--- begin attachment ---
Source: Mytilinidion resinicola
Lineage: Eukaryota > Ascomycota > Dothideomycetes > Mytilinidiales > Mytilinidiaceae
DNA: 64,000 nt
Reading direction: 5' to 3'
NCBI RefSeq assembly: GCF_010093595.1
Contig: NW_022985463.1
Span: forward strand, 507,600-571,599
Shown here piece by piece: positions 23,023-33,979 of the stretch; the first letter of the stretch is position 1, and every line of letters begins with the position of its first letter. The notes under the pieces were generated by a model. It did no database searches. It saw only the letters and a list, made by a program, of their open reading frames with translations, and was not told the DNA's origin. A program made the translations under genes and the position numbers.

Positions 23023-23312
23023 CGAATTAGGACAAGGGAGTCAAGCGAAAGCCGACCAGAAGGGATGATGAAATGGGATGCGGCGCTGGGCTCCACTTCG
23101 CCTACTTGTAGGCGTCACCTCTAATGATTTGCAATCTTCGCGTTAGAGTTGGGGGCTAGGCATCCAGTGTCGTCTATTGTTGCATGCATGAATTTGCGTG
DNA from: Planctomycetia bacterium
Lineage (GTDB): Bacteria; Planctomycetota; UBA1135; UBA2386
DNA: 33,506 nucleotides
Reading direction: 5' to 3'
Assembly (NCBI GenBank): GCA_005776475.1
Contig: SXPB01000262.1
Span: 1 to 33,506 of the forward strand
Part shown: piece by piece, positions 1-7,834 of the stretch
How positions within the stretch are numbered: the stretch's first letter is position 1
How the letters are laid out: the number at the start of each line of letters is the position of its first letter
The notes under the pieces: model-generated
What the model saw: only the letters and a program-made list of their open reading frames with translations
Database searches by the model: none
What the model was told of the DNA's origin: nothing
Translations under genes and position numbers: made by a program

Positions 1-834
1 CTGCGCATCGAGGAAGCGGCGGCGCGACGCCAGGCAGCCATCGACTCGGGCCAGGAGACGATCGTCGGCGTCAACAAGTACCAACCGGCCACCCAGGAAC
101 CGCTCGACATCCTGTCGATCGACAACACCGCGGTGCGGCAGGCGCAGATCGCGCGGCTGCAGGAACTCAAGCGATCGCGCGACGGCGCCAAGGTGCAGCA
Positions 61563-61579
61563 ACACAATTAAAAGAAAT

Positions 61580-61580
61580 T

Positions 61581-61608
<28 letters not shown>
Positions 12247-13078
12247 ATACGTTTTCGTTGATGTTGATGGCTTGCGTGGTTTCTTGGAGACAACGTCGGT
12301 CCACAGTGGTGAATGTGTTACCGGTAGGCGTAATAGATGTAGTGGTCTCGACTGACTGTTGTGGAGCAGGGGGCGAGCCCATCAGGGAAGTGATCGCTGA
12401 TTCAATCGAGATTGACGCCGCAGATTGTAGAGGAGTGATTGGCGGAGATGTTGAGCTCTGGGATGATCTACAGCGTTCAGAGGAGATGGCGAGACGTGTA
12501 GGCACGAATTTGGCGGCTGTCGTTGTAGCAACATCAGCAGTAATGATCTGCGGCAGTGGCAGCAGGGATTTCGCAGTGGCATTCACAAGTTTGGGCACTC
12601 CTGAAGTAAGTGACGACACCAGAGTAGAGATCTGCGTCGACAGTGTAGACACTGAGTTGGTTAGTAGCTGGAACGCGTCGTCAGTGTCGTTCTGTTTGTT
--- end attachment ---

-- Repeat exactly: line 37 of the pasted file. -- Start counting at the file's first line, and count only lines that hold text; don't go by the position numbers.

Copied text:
12247 ATACGTTTTCGTTGATGTTGATGGCTTGCGTGGTTTCTTGGAGACAACGTCGGT